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How to Spread Diatomaceous Earth on a Lawn

By Larry Parr ; Updated September 21, 2017

Diatomaceous earth is composed of the preserved bodies of millions upon millions of tiny single-celled animals called diatoms, that lived in the warm oceans millions of years ago. As these tiny creatures died, their bodies drifted to the ocean floor by the billions, forming the layers of diatomaceous earth that we mine today. Diatomaceous earth is used in swimming pool filters and it is also used to kill a wide range of common garden insects, including fleas, ants and termites, cockroaches, and many more. In order to spread diatomaceous earth on your lawn you will need a dust spreader. These can be rented at most home improvement centers.

Spread your powdery diatomaceous earth on a dry and windless day. Do not water the lawn the day before spreading and wait until all dew has dried before beginning to spread the white powder. Do not spray if rain is expected within the next 24 hours.

Put on your breathing mask, your eye goggles and your gloves. Open the compartment of the dust spreader and fill it with diatomaceous earth. You may use a cup of some sort to scoop the powdery earth out of the bag and into the spreader.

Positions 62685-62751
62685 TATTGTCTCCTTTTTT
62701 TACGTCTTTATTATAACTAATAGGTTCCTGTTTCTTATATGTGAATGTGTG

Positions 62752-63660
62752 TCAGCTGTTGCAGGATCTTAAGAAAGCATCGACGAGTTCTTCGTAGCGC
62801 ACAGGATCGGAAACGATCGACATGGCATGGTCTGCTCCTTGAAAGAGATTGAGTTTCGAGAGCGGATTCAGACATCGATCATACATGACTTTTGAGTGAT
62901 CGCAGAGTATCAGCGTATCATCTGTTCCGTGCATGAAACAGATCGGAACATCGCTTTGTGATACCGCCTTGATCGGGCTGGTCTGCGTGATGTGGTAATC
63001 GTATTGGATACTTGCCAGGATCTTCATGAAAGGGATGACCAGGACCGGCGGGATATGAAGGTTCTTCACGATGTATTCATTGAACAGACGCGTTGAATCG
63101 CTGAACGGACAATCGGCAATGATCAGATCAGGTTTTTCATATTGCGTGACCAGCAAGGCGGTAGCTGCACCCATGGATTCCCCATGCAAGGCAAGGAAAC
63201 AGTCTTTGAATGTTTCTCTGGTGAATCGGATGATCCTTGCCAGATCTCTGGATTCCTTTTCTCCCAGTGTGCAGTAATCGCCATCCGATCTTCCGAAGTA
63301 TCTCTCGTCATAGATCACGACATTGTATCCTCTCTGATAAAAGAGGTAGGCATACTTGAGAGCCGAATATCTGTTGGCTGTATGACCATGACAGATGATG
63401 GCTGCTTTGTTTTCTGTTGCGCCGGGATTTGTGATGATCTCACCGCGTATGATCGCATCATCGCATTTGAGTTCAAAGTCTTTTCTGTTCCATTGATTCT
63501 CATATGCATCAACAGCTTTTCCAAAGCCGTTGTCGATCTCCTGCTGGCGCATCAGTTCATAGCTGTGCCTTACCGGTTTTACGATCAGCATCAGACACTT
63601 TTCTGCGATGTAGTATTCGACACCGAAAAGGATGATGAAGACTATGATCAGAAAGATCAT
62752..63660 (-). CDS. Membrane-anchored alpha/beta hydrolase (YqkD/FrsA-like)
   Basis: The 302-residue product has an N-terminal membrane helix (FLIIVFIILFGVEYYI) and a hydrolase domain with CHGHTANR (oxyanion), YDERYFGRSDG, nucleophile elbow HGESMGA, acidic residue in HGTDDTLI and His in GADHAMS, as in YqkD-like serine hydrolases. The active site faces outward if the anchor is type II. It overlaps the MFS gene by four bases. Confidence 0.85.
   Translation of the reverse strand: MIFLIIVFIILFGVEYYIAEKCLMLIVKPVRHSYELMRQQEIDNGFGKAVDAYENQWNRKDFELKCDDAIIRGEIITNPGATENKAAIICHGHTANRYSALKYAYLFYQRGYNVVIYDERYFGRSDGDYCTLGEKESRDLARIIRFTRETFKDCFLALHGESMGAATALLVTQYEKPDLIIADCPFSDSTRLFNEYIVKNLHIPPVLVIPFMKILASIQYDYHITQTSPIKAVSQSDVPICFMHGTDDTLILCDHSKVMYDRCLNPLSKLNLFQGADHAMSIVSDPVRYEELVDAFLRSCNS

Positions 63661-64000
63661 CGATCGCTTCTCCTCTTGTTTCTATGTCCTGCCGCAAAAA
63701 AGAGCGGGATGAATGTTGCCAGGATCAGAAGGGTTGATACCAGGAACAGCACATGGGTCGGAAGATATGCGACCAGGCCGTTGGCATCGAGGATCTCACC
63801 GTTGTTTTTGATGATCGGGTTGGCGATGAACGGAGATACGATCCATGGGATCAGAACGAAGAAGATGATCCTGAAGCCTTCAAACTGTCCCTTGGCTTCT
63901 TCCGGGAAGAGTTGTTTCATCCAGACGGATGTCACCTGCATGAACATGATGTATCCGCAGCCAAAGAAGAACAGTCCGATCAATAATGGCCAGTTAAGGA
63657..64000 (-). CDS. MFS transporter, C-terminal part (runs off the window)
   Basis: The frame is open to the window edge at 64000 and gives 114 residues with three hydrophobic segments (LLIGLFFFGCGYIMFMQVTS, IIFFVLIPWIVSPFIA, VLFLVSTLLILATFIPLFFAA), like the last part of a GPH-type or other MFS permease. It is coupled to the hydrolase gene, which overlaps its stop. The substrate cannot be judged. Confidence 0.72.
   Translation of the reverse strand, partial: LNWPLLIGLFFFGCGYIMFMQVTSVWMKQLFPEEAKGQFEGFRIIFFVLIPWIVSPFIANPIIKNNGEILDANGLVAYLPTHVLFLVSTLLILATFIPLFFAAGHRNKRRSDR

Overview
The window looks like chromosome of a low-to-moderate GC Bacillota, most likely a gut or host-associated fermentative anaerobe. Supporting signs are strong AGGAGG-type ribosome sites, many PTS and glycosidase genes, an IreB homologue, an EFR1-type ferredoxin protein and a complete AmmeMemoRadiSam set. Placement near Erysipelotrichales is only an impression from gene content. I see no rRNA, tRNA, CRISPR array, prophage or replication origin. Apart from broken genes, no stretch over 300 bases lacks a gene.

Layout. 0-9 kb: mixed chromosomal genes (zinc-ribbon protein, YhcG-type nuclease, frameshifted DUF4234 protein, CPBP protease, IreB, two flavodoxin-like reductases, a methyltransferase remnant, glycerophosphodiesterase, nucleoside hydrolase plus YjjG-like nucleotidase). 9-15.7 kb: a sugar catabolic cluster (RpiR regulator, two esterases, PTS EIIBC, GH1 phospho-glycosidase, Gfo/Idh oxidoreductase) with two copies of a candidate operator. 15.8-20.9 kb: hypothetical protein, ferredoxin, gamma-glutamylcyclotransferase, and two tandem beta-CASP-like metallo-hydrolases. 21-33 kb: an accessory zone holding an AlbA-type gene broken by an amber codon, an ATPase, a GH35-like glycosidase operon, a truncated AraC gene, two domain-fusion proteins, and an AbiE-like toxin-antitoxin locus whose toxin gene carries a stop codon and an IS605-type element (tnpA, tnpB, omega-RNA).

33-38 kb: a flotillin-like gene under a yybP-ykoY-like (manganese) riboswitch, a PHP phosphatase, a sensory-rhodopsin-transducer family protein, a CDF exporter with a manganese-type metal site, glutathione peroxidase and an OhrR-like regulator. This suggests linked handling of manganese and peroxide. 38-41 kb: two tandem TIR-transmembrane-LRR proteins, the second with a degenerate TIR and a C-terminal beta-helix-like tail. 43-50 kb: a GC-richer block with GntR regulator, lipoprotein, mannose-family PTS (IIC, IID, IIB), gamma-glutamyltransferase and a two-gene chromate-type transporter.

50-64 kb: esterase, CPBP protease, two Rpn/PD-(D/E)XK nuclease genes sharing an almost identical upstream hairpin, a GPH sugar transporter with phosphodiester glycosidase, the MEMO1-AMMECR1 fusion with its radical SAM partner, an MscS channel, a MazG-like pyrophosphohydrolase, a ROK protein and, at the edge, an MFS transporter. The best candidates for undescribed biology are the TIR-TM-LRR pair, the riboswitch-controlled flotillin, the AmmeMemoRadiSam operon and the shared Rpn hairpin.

Pump up the dust spreader as per the manufacturer's instructions and pull the trigger. Dust will spew out the nozzle tip of the spreader. Keep the nozzle close to the ground and sweeping back and forth in front of you. Start at the foundation of the house and slowly back up, spraying the flowerbeds and lawn as you move further and further away from the house. Try to cover the grass and the soil with an even dusting of the white powder everywhere.

Keep children and animals off of the lawn for 24 hours. After one full day, sprinkle the yard to dampen the white powder. It is now safe for children and pets to return to the lawn.

 

Things You Will Need

  • Cup
  • Dust spreader
  • Breathing mask
  • Eye goggles
  • Gloves

Tips

  • Insects covered by the diatomaceous earth will die within a day or two, and many of them will carry the powder on their bodies back to their nests, killing thousands more.
  • While diatomaceous earth is not poisonous to humans, breathing the tiny flakes could be hazardous. Wear a breathing mask and eye protection whenever handling the powdery earth and keep children and pets away from it. Once the powder has come in contact with water its effectiveness against insects is minimized and its danger to pets and children is also greatly reduced.

About the Author

 

Larry Parr has been a full-time professional freelance writer for more than 30 years. For 25 years he wrote cartoons for television, everything from "Smurfs" to "Spider-Man." Today Parr train dogs and write articles on a variety of topics for websites worldwide.